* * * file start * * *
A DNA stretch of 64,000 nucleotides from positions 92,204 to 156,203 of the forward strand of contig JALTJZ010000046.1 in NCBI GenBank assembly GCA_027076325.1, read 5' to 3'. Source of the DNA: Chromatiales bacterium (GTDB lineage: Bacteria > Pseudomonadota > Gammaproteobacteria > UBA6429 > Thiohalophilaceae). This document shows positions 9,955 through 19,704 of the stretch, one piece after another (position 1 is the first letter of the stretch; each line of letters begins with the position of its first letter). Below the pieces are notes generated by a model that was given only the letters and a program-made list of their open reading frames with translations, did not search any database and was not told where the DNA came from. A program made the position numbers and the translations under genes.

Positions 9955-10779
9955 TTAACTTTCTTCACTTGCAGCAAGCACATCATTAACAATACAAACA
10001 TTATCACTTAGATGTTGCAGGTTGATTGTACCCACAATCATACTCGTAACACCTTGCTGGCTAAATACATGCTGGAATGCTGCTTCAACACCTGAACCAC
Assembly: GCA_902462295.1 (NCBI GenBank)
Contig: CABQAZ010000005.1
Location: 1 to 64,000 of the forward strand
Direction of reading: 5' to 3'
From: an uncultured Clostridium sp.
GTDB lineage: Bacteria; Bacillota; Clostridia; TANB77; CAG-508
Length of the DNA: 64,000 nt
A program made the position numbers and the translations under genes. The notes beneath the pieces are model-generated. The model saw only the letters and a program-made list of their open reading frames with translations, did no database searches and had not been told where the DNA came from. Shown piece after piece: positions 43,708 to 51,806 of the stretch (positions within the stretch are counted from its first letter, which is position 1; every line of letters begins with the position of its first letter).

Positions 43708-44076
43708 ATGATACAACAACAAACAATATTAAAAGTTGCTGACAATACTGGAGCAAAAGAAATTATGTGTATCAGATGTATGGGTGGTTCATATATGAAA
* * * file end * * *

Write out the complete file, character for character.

A DNA stretch of 64,000 nucleotides from positions 92,204 to 156,203 of the forward strand of contig JALTJZ010000046.1 in NCBI GenBank assembly GCA_027076325.1, read 5' to 3'. Source of the DNA: Chromatiales bacterium (GTDB lineage: Bacteria > Pseudomonadota > Gammaproteobacteria > UBA6429 > Thiohalophilaceae). This document shows positions 9,955 through 19,704 of the stretch, one piece after another (position 1 is the first letter of the stretch; each line of letters begins with the position of its first letter). Below the pieces are notes generated by a model that was given only the letters and a program-made list of their open reading frames with translations, did not search any database and was not told where the DNA came from. A program made the position numbers and the translations under genes.

Positions 9955-10779
9955 TTAACTTTCTTCACTTGCAGCAAGCACATCATTAACAATACAAACA
10001 TTATCACTTAGATGTTGCAGGTTGATTGTACCCACAATCATACTCGTAACACCTTGCTGGCTAAATACATGCTGGAATGCTGCTTCAACACCTGAACCAC
Assembly: GCA_902462295.1 (NCBI GenBank)
Contig: CABQAZ010000005.1
Location: 1 to 64,000 of the forward strand
Direction of reading: 5' to 3'
From: an uncultured Clostridium sp.
GTDB lineage: Bacteria; Bacillota; Clostridia; TANB77; CAG-508
Length of the DNA: 64,000 nt
A program made the position numbers and the translations under genes. The notes beneath the pieces are model-generated. The model saw only the letters and a program-made list of their open reading frames with translations, did no database searches and had not been told where the DNA came from. Shown piece after piece: positions 43,708 to 51,806 of the stretch (positions within the stretch are counted from its first letter, which is position 1; every line of letters begins with the position of its first letter).

Positions 43708-44076
43708 ATGATACAACAACAAACAATATTAAAAGTTGCTGACAATACTGGAGCAAAAGAAATTATGTGTATCAGATGTATGGGTGGTTCATATATGAAA